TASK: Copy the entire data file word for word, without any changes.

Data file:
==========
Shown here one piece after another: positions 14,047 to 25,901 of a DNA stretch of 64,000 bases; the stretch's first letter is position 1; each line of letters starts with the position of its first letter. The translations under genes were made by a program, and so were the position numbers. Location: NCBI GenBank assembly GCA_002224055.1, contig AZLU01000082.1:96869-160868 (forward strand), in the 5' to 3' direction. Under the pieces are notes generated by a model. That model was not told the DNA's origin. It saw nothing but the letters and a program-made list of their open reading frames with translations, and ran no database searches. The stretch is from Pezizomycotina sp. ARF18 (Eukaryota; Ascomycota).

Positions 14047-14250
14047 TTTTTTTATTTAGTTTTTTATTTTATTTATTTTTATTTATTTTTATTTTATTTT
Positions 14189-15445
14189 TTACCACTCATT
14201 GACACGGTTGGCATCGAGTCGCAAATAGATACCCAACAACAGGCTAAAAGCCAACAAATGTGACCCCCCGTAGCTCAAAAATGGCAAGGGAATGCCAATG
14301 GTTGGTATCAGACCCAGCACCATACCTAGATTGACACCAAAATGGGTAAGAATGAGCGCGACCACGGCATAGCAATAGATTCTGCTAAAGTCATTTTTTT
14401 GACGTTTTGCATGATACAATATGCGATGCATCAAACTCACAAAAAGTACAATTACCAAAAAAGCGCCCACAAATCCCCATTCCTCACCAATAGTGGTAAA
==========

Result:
Shown here one piece after another: positions 14,047 to 25,901 of a DNA stretch of 64,000 bases; the stretch's first letter is position 1; each line of letters starts with the position of its first letter. The translations under genes were made by a program, and so were the position numbers. Location: NCBI GenBank assembly GCA_002224055.1, contig AZLU01000082.1:96869-160868 (forward strand), in the 5' to 3' direction. Under the pieces are notes generated by a model. That model was not told the DNA's origin. It saw nothing but the letters and a program-made list of their open reading frames with translations, and ran no database searches. The stretch is from Pezizomycotina sp. ARF18 (Eukaryota; Ascomycota).

Positions 14047-14250
14047 TTTTTTTATTTAGTTTTTTATTTTATTTATTTTTATTTATTTTTATTTTATTTT
Positions 14189-15445
14189 TTACCACTCATT
14201 GACACGGTTGGCATCGAGTCGCAAATAGATACCCAACAACAGGCTAAAAGCCAACAAATGTGACCCCCCGTAGCTCAAAAATGGCAAGGGAATGCCAATG
14301 GTTGGTATCAGACCCAGCACCATACCTAGATTGACACCAAAATGGGTAAGAATGAGCGCGACCACGGCATAGCAATAGATTCTGCTAAAGTCATTTTTTT
14401 GACGTTTTGCATGATACAATATGCGATGCATCAAACTCACAAAAAGTACAATTACCAAAAAAGCGCCCACAAATCCCCATTCCTCACCAATAGTGGTAAA